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What is AdBlue and why does it need to be refilled?

Unsure about AdBlue? Consult our handy guide and top up your knowledge.

AdBlue explained

AdBlue explained

If you’re a diesel driver, we need to talk about AdBlue. In recent years, it's been increasingly common for diesel cars to be equipped with selective catalytic reduction, a technology designed to drive down harmful emissions like nitrogen oxide and nitrogen dioxide.

Now for the science bit. AdBlue can eradicate noxious gases emitted by your diesel engine. It works by feeding, drop by drop, into the exhaust, where it reacts with heat and harmful emissions to create ammonia. This catalyses a reaction that breaks down chemical compounds like NOx into altogether-less-ominous nitrogen and water. Still with us?

How do I know if my car needs AdBlue?

When you buy a new diesel car, the salesperson should let you know if you need AdBlue or not. If you’re unsure, check your manufacturer’s handbook. Locating the top-up cap can be a bit trickier, it’s usually near the fuel cap, but it could be under your car’s bonnet or even in the boot. Wherever it is, it’s most likely blue in colour, and will have ‘AdBlue’ written on it… unsurprisingly. Just don’t get the bottle mixed up with your screenwash, whatever you do.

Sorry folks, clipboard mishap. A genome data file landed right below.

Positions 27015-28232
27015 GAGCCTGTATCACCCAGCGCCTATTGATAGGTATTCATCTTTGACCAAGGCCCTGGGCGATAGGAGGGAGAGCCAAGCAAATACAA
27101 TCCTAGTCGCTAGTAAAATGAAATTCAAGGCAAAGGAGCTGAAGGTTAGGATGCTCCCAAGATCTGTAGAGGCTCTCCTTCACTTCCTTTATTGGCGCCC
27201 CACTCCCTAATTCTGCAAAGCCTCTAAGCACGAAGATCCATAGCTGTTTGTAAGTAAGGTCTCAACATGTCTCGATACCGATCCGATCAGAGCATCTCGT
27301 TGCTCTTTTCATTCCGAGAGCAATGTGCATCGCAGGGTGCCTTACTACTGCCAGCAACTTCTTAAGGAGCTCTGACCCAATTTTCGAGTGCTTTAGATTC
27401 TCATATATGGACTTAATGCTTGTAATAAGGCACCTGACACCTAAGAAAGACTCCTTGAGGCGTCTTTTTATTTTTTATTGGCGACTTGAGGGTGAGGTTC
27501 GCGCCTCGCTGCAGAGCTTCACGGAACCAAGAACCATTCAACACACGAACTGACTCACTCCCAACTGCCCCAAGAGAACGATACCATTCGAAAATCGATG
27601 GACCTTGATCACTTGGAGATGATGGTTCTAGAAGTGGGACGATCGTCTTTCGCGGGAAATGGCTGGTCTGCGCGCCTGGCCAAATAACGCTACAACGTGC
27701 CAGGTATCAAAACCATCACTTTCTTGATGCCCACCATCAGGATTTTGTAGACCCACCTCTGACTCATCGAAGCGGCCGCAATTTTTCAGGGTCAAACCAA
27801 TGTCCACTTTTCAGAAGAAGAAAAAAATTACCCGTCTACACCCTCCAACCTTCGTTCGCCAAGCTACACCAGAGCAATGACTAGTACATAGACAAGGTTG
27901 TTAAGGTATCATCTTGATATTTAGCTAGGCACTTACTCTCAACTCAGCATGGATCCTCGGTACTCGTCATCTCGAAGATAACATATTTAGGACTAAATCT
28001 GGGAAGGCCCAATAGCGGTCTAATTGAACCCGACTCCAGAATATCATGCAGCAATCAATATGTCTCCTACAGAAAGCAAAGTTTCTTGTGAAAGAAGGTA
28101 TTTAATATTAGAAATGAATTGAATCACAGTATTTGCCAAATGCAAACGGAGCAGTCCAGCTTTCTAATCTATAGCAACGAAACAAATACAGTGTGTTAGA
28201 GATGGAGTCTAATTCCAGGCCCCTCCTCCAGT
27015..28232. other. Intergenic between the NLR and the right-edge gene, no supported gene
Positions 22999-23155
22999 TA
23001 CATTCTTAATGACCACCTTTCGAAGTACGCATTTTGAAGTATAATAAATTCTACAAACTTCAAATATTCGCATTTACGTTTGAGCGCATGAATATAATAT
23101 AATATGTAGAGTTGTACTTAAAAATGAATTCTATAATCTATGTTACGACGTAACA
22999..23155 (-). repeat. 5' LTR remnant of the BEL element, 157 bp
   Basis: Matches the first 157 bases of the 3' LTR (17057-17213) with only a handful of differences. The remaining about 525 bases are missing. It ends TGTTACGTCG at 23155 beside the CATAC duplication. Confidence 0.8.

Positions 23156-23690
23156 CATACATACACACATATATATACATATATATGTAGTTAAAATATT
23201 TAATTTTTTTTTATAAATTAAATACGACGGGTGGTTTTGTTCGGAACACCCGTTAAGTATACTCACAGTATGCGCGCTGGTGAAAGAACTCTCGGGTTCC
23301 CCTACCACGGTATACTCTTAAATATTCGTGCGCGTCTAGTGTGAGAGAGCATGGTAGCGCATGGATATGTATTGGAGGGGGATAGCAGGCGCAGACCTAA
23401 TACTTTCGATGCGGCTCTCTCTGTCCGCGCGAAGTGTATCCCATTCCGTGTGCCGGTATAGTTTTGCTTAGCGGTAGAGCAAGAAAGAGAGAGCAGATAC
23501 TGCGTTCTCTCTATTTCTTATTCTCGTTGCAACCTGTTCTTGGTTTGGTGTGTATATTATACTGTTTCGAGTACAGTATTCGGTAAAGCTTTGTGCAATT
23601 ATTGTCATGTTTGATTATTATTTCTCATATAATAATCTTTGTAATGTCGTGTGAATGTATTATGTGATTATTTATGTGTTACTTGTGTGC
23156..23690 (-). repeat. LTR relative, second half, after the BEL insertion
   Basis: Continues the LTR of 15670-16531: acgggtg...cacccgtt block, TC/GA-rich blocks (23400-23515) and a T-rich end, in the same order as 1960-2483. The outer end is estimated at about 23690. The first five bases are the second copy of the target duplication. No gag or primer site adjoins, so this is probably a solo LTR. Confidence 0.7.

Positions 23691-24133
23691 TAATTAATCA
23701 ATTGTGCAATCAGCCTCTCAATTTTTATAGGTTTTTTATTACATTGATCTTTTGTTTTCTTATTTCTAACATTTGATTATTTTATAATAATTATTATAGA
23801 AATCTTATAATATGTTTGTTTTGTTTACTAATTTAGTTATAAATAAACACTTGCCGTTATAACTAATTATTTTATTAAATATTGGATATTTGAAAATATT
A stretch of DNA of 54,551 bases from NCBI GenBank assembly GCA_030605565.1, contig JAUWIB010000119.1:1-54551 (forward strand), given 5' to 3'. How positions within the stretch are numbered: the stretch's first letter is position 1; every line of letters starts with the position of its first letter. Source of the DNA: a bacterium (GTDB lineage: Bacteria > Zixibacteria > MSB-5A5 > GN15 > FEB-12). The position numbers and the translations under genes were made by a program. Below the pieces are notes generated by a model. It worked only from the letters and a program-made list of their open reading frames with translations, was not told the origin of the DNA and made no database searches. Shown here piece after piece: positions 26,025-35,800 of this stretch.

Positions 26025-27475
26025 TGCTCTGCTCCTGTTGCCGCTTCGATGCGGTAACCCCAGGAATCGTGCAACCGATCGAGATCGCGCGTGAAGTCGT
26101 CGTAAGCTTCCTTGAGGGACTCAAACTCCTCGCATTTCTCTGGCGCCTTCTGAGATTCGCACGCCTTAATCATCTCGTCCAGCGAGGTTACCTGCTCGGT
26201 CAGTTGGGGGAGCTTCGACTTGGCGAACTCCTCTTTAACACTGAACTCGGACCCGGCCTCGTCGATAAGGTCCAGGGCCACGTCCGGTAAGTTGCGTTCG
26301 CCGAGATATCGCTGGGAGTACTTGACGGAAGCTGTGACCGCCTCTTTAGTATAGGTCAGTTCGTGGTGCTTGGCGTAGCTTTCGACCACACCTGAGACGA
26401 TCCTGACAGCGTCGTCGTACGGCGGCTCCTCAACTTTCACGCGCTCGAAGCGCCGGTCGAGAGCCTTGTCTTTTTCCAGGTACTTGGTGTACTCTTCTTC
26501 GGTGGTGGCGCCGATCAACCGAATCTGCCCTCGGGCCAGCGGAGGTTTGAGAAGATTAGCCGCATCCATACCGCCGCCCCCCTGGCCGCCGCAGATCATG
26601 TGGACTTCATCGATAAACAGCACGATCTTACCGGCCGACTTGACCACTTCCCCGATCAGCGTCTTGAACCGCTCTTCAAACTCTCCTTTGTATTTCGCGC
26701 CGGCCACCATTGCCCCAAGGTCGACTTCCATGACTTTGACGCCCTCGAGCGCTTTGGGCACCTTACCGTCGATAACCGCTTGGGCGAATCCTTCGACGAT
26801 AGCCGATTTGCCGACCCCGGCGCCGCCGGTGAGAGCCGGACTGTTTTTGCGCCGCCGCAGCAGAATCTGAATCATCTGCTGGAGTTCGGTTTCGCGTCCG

What’s AdBlue made from?

De-ionised water, principally. And urea. If that sounds familiar, you probably did Biology at school. It’s the substance that makes urine yellow, and indicates how well your kidneys are functioning. Don’t worry, the kind you put in your car is perfectly hygienic, and made in a lab (not a lavatory). Among its many talents is the power to eradicate pollutants… including nitrogen oxide.

How often do I need to top up?

While your AdBlue will be topped up for you when you bring your car in for a service, if you rack up a lot of miles, the warning light may come on. There’s no need to be alarmed by this – it’s really easy to refill AdBlue at home. You can buy it from almost anywhere you’d expect to buy engine oil. The size of your AdBlue tank will vary depending on the make and model of car you drive, so your best bet is to monitor use carefully via your car’s dashboard warnings. Just don’t leave it too late, or your car may refuse to start.

Still have questions? Our friendly, expert service advisors can help. Schedule a visit with your local Service department today.

About the Author

Kirsty Leckie-Palmer

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